Is there a place for emotion in B2B marketing?
It got our B2B marketing agency bods thinking… what is the place for emotion in B2B marketing; leveraging the power of irrational decisions and intuitive purchases in a logic-dominated business world?
The Greek philosopher Aristotle, who tutored Alexander the Great in leadership, identified three key principles of persuasion; Pathos – emotion, Logos – logic, and Ethos – credibility.
- Pathos – people buy into an emotion
- Logos – you provide logical reasons to support it
- Ethos – people will believe others who seem to be credible.
The old philosopher had these down two and a half thousand years ago, and you have to say, he was bang on. Two years after inheriting his throne, Alexander the Great, at the age of 22, was able to lead a conquering army across most of the known world. He was a general, a respected tactician, and most of all, thanks to his teacher, he knew how to sell an idea.
Behavioural economics has shown us that people often act in irrational, illogical ways, mainly based on intuitive decisions; snap choices that can be subtly influenced. Rational and emotional decision making are not always as distinct as some marketers would like to think. We talk about using this in our marketing, but B2B clients aren’t always immediately on-board with the notion of selling on emotion.
In fact, the default setting is often, ‘let’s just talk about the product’.
Okay… so why don’t we fire out thousands of text only emails listing product features? Why do we add colour, images of good looking people and other design elements? These all appeal to emotion…
Throughout the economic downturn consumers have been flocking to Waitrose, which announced huge growth and profits this month. There’s no emotional/rational conundrum for that firm, it’s all about the customer service; it’s about the shopper experience.
Robert Cialdini is one of a group of theorists who have given rise to behavioural economics, and one of his 'Principles of Persuasion' is ‘Likeability’. Imagine nice people, dressed well, being friendly, helping you with your shopping, making every part of the customer journey, every touch-point less stressful. It’s about fulfilling expectations… and it makes the brand choice an emotional one. Waitrose are a nice bunch, I’ll shop with them.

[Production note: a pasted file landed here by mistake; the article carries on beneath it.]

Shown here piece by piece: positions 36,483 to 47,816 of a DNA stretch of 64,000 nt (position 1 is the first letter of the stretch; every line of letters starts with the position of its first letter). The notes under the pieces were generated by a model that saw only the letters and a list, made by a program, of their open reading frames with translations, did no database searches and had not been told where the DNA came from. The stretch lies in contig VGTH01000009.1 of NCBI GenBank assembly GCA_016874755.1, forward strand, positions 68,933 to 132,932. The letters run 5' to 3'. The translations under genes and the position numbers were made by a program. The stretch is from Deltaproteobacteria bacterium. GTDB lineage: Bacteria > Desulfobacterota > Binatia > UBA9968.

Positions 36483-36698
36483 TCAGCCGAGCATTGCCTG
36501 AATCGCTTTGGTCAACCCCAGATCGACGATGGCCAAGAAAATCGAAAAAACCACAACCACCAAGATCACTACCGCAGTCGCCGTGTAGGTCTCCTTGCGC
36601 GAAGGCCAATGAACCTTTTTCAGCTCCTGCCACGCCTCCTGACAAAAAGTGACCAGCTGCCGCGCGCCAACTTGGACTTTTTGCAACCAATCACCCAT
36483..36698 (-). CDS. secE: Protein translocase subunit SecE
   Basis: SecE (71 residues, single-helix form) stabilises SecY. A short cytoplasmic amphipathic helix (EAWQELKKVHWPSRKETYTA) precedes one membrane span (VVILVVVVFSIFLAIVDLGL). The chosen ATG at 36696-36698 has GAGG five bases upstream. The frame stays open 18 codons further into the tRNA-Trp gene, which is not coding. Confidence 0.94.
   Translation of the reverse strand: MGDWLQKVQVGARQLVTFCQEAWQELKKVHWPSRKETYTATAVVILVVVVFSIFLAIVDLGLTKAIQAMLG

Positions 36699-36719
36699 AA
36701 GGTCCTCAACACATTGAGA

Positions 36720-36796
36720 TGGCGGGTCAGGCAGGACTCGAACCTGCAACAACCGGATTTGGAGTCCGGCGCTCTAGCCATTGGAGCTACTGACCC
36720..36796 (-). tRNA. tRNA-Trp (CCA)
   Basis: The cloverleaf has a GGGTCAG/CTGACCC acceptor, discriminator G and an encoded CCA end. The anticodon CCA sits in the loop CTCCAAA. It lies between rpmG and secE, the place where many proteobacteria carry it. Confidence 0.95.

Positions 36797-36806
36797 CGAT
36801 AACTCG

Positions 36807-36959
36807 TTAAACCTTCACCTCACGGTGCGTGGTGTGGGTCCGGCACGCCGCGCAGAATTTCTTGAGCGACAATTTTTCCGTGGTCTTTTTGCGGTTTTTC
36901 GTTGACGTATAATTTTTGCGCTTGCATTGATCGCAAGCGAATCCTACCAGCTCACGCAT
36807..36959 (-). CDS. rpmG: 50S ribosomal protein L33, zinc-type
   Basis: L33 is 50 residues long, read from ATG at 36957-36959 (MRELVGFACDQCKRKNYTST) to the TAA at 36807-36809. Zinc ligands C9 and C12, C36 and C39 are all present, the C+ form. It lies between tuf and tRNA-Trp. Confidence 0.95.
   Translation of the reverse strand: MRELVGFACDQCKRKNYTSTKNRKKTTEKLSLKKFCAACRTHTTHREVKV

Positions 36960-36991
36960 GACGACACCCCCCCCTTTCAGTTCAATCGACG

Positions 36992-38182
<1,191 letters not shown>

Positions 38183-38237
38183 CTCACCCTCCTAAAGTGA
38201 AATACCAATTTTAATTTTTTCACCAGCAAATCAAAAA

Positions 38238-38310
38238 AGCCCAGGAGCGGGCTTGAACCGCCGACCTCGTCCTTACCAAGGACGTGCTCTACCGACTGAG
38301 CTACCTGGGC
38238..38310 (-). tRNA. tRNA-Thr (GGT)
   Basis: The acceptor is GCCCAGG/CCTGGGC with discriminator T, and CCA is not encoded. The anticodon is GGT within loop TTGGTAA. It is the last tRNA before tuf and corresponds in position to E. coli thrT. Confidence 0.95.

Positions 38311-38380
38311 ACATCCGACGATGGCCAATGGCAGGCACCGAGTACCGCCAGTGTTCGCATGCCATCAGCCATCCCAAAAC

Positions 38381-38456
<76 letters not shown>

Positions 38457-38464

‘Social Proof’, another of Cialdini’s principles, can be seen working powerfully in the B2B world. Castrol is one of our largest clients, and when multinational automobile manufacturers insist that Castrol oil should be used in their cars, other industrial consumers of oil, grease and lubricant products take notice. Behavioural economics tells us that people can be nudged by what other people/organisations in their field are seen to be doing.
The likes of VW and Audi carry added weight as authorities on precision engineering, highlighting another of Cialdini’s (and Aristotle’s) principles; ‘Authority’ (or ethos). This authority can be borrowed, for instance with an expert-authored whitepaper or scientific study, or by using a recognisable figure relevant to your industry. The point is, the same message, delivered with credibility, carries more weight.
So if there’s nothing new under the sun, it could be argued that we’ve been reworking and repackaging Aristotle’s three principles for thousands of years; we know people are emotional, whether they’re in business or not.
This is why we use images of likeable people in our B2B marketing; it’s why we leverage ‘Reciprocity’ by providing free content, discounts and trial memberships; it’s why colours, designs and words are chosen with such loving care. Because if decisions are based on intuition, which is in turn based on life experience, then the subtext is surely that every human decision has an emotional element.
Even B2B buying decisions.
For more, check out Maxine Marshall’s article – “Mind Control” – which was published in B2B Marketing Magazine in September 2013.
To learn more about how Bray Leino can develop your B2B comms strategy, contact Austen Donnellan.